In 1922, at the University of Toronto, scientists went to a hospital ward with children who were comatose and dying from diabetic keto-acidosis. Imagine a room full of parents sitting at the bedside waiting for the inevitable death of their child.
On that day in 1921, Dr. Frederick Banting and his medical student, Charles Best, went from bed to bed and injected the dying children with their new purified extract – insulin. As they began to inject the last comatose child, the first child injected began to awaken. One by one, all of the children awoke from their diabetic comas. A room of death and gloom, became a place of joy and hope.
By 1923, insulin had become widely available in mass production, and Banting and fellow researcher, Dr. Macleod were awarded the Nobel Prize in medicine. Charles Best, who was only a graduate student at the time, was not included in the award.
This amazing story from the stories of medical history serves as a great way to take a look at Truth and trust as it pertains to our own fraught time in history.
First, there is the matter of scientific research and the hunger to discover hidden truths. We owe our good lives today to earth-shaking discoveries such as electricity, penicillin, pain killers which permit surgery to occur, increasingly more sophisticated treatments for cancer, gravity, the structure of the solar system, and so many more.
Intelligent people take for granted the principle of gravity and take the appropriate precautions in the conduct of their lives. When we get ill, we don’t go to the local witch doctor to request a casting of the bones or a reading of the tea leaves. We want a reputable doctor to diagnose the pain and prescribe appropriate treatments.
When cancer invades our bodies, we don’t tell the doctor that we don’t believe in inoculations or the latest, best treatments. We say, “Help me get well.”
When we want to install the latest, best gadget in our homes, we take as true what the person at the electronics store tells us about the device and then call an electrician to install it. We believe that the science that produced the gadget is legit.
But then there’s the question of what would happen if what we think is true is only intermittently true. For example, what if half the time or a quarter of the time we flip the light switch something shocking or explosive happens? We’d never flip the switch and cease to trust electricity.
We’d never get on an airplane if we thought that there was only the slimmest chance that it would make it to Paris.
Or what if the doctor is only guessing about the benefits from surgery?
What I’m saying, second, is that, because of scientific endeavor, we come to benefit from discoveries. So we drive cars that we know will behave the same way, time after time, when we start the engines. We orient our days to the little time piece on our wrists, knowing that everyday at 12:00 PM the sun will be at its zenith. Every. Single. Day.
Whether we want to admit it or not, we are trusting our lives to knowable, objective, discoverable truth. That is capital T truth. Not my truth versus your truth, but TRUTH. Something we count on, invest money by, plan trips to Europe with, and hang our health on. TRUTH.
That Truth will function the same way for you as for me. And, without exceptions, TRUTH will always function the way we’ve observed it to function.
When Banting and Best discovered insulin, they discovered something that is virtually true for every single person who has diabetes, depending on the severity or other variables. Their discovery has saved millions and millions of lives since 1921 when they began using it.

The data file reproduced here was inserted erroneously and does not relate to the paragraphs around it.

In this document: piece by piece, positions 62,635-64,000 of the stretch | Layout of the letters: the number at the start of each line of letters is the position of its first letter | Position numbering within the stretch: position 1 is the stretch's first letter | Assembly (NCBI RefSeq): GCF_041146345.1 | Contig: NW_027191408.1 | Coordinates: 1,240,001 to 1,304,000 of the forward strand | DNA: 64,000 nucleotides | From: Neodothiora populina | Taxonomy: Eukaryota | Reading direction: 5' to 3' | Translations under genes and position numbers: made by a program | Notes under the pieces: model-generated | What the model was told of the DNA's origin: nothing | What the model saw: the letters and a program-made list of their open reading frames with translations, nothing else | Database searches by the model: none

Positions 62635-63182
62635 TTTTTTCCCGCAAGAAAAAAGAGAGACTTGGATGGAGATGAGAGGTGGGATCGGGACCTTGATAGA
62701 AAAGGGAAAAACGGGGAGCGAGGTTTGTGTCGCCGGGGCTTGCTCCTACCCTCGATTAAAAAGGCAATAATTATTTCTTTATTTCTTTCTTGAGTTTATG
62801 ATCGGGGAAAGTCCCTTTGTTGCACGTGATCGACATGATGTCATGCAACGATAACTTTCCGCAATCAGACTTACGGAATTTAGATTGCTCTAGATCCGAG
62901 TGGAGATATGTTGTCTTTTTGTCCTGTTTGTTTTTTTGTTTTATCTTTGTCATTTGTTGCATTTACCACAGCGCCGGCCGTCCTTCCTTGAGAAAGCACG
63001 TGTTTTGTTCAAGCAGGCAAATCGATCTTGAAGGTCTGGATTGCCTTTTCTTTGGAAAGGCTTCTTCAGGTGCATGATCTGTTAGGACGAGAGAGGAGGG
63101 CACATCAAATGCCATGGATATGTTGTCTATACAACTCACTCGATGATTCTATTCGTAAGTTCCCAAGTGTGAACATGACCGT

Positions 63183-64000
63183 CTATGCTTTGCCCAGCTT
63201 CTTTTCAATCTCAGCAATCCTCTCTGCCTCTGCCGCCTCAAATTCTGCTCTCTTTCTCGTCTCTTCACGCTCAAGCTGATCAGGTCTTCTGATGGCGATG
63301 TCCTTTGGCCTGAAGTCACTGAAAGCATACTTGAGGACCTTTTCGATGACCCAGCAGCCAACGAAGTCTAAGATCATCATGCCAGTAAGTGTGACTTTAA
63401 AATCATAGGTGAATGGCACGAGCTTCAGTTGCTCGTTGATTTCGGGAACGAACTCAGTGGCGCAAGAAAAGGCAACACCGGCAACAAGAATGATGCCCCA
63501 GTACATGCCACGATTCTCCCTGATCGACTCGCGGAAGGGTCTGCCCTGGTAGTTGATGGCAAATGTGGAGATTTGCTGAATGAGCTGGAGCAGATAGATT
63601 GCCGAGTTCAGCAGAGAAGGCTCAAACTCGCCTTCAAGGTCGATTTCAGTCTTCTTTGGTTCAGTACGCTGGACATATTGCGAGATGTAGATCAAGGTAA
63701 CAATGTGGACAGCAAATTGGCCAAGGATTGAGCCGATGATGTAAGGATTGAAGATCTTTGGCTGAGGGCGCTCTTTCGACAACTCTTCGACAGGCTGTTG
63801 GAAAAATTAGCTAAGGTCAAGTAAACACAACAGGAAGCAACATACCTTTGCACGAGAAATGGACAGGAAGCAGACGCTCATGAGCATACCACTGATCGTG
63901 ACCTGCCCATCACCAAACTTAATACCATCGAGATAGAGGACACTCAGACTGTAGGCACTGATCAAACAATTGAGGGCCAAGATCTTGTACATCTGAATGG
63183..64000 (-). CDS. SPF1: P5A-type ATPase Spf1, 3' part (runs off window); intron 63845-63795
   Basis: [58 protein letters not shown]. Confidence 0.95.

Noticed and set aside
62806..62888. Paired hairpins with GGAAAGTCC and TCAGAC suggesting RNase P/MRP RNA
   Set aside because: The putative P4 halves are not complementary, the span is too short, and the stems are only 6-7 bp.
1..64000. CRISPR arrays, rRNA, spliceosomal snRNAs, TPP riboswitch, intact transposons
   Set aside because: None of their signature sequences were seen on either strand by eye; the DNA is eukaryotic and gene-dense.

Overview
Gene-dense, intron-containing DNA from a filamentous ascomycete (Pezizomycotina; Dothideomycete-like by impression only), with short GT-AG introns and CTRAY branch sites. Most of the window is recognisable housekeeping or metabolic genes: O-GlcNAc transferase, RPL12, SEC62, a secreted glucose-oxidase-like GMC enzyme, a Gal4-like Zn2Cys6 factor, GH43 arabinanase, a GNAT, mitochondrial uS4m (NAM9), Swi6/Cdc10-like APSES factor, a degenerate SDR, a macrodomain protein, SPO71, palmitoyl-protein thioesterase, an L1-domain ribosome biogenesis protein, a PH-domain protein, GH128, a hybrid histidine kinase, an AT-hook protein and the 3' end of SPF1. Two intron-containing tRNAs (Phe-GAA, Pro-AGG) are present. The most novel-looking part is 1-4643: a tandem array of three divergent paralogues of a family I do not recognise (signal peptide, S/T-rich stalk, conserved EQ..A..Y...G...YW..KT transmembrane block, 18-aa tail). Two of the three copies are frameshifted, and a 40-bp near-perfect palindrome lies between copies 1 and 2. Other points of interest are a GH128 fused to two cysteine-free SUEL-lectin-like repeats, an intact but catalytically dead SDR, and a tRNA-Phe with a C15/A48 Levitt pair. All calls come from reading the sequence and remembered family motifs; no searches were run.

When I was in elementary school, I began receiving Salk’s new polio vaccine (1955 is when it was approved) along with all my other school mates. We knew that taking the vaccine would protect us from the horrors of polio, including spending our entire lives in what was called an iron lung. No one had suspicions about the motives of the doctors and the legitimacy of the drug. We lined up and got the vaccine and the disease of polio basically went away. It took Salk’s dedicated work in a labratory to make the discovery.
Recently, the dreaded and deadly Ebola virus was curtained through careful medical strategy and inoculations. We actually saved some lives when in the past, Ebola was a death sentence.
Current conspiracy theories about the motives of Medicine are ludicrous. Those of us who grew up with measles and mumps know the value of being immune to those diseases through the simplicity of an inoculation in the arm. Easy peazy, as they say. We believed in capital T Truth and that legitimate discoveries were made in laboratories.
Which brings me to idea 3, namely, you have to trust someone. I recently had cancer. My doctors knew it was encapsulated and had not metastasized. They were also able to measure its changes in virulence, and when it reached the point that required treament, surgery permanently removed it. My doctors used MRI and biopsy to diagnose the cancer.
What if I had said something like, “Medicine is just out to get my money,” or “I don’t trust those MRI machines,” or “I’m afraid of anesthesia.” I wouldn’t be able to tell you that I’m cured today. But I trusted the doctors. I built my treatment strategy that if it was TRUE for my doctors, it was TRUE for me as well. Objective, knowable, discoverable TRUTH.
I will never understand why people trust Facebook and other such social media applications with their lives. Or Qanon. Or anti-vaxxers. Or anti-anything else. I believe in the doctor I can look in the eye. The doctors and nurses who, with compassion, repeatedly do things that ease pain, heal from disease, and sacrifice their lives for the good of others.
It boils down to my truth versus your truth or THE truth. I don’t want YOUR truth. I want THE truth.